The following is an illustration from Carl Richards's book, The Behavior Gap, that shows what too many investors go through trying to time the market.
When trying to time the market most people make the same mistake over and over again: They buy high, out of greed, and sell low, out of fear, despite knowing on an intellectual level that it is a very bad idea.
The easiest way to see this behavior in action is to watch money flow in and out of mutual funds. Let's go back to early 2000. The dot-com market had reached a fevered pitch. People were living large and using their home equity to buy tech stocks right after the NASDAQ had a single year return of better than 80 percent!
Then, in January 2000, investors put close to $44 billion dollars into stock mutual funds, according to the Investment Company Institute, shattering the previous one-month record of $28.5 billion. We all know the story from there. Money continued to pour into stock funds, breaking records for February and March and pushing the NASDAQ to 5,000, only to lose half its value by October 2002.
This gets worse. That same October (at the low for the cycle), as investors were selling stocks as fast as they could, where was all the money going? Into bond funds, at a time when bond prices were near record highs.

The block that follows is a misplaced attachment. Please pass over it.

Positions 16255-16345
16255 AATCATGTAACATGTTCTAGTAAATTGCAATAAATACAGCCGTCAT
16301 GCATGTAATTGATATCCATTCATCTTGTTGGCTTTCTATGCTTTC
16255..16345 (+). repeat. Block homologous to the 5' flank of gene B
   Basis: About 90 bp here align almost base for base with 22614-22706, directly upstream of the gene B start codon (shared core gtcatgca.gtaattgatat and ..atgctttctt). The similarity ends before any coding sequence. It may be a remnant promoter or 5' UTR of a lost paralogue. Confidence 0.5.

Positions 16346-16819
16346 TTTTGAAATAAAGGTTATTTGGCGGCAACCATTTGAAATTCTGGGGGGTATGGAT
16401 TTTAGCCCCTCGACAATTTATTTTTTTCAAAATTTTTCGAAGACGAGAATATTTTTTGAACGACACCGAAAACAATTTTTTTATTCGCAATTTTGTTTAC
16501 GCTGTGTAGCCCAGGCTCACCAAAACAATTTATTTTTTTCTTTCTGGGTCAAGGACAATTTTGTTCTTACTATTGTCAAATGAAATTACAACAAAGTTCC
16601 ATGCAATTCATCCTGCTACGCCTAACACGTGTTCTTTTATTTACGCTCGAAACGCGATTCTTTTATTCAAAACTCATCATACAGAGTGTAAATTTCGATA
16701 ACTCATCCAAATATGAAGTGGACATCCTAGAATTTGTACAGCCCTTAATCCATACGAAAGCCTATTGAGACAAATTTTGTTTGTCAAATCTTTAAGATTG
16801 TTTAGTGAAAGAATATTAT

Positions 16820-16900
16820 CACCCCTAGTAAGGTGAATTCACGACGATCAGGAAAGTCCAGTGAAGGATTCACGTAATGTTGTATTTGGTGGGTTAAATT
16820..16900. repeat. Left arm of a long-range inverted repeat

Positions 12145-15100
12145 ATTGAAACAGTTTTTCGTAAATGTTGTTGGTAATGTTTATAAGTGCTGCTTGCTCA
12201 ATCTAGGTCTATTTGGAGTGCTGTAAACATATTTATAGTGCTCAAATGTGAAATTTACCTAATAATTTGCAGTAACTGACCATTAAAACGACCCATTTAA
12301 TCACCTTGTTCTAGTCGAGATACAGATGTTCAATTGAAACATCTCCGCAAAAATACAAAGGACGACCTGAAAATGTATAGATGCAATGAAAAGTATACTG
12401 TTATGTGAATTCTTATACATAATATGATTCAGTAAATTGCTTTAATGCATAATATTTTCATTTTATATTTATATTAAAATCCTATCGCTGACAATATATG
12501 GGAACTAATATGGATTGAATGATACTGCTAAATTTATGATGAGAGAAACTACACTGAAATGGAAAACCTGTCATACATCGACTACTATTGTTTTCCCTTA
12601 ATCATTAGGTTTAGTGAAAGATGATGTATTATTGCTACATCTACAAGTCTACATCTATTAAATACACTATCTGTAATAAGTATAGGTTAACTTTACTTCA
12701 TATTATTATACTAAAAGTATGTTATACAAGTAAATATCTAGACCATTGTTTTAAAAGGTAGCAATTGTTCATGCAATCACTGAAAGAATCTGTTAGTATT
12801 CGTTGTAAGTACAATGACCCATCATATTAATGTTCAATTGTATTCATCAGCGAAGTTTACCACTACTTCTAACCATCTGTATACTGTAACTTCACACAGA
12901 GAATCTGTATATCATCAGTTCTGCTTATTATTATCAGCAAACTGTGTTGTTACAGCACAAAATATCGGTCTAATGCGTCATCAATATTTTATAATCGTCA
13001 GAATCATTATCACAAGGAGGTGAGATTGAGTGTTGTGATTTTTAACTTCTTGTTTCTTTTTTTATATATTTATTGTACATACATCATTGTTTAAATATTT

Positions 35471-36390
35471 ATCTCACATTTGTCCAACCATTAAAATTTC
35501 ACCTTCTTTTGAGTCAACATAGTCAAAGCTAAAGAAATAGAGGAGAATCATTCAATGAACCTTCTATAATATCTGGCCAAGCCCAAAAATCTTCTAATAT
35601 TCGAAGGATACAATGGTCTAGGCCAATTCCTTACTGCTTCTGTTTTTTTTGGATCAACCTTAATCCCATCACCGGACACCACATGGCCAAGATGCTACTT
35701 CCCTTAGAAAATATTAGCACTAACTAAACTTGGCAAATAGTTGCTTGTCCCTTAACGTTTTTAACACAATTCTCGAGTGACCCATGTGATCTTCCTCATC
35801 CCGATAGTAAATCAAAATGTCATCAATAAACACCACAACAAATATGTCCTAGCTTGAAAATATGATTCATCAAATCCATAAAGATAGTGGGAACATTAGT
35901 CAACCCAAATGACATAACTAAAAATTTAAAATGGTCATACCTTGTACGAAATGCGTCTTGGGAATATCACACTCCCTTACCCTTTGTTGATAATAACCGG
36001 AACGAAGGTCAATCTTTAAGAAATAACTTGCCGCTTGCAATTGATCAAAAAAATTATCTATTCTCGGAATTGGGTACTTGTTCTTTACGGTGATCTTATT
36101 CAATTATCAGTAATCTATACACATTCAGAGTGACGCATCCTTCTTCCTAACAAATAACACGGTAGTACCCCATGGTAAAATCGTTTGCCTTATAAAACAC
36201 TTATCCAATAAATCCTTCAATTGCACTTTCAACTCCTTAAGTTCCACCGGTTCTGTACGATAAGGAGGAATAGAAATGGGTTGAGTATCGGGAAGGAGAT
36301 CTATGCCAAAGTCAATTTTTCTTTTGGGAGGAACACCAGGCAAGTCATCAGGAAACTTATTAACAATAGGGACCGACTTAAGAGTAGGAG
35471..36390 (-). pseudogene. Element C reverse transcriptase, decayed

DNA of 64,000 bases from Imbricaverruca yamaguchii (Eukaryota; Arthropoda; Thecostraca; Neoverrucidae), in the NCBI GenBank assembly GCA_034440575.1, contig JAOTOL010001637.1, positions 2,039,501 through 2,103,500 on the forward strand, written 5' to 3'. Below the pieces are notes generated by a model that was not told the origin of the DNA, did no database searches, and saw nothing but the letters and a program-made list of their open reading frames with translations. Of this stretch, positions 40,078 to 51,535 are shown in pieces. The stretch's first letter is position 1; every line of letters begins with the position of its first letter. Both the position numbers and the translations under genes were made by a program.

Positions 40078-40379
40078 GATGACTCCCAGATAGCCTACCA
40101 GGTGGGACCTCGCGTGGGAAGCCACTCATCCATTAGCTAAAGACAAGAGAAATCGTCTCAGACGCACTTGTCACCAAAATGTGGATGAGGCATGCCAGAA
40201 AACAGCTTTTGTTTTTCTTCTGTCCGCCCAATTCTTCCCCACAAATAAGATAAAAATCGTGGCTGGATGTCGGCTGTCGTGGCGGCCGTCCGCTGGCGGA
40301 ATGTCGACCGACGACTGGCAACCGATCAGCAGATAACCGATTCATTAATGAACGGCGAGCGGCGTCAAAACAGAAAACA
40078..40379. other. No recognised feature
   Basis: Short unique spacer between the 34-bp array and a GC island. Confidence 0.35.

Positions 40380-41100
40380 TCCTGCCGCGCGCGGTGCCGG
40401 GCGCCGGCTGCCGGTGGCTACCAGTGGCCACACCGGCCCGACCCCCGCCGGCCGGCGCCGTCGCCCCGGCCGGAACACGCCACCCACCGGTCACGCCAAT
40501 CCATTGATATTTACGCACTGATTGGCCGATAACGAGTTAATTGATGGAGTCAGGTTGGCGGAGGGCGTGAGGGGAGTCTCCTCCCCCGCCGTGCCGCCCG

Think about this pattern for a minute. At the top of the market we can't buy fast enough. About three years later at the bottom, we can't sell fast enough. And we repeat that over and over until we're broke. No wonder most people are unsatisfied with their investing experience.
A better approach would be to determine the mix of stock and bonds that you are comfortable with as an investor and keep investing along those lines. So if you decided that a portfolio of 60% stocks and 40% bonds is the right investment mix for your time horizon, then you should keep your investments in those allocations.
4. Fees Matter
Everything in finance (and just about every other industry) has fees and expenses all over the place. Sometimes they are hard, if not impossible to uncover, but trust me they are there. Over time they add up and can take a chunk out of your portfolio.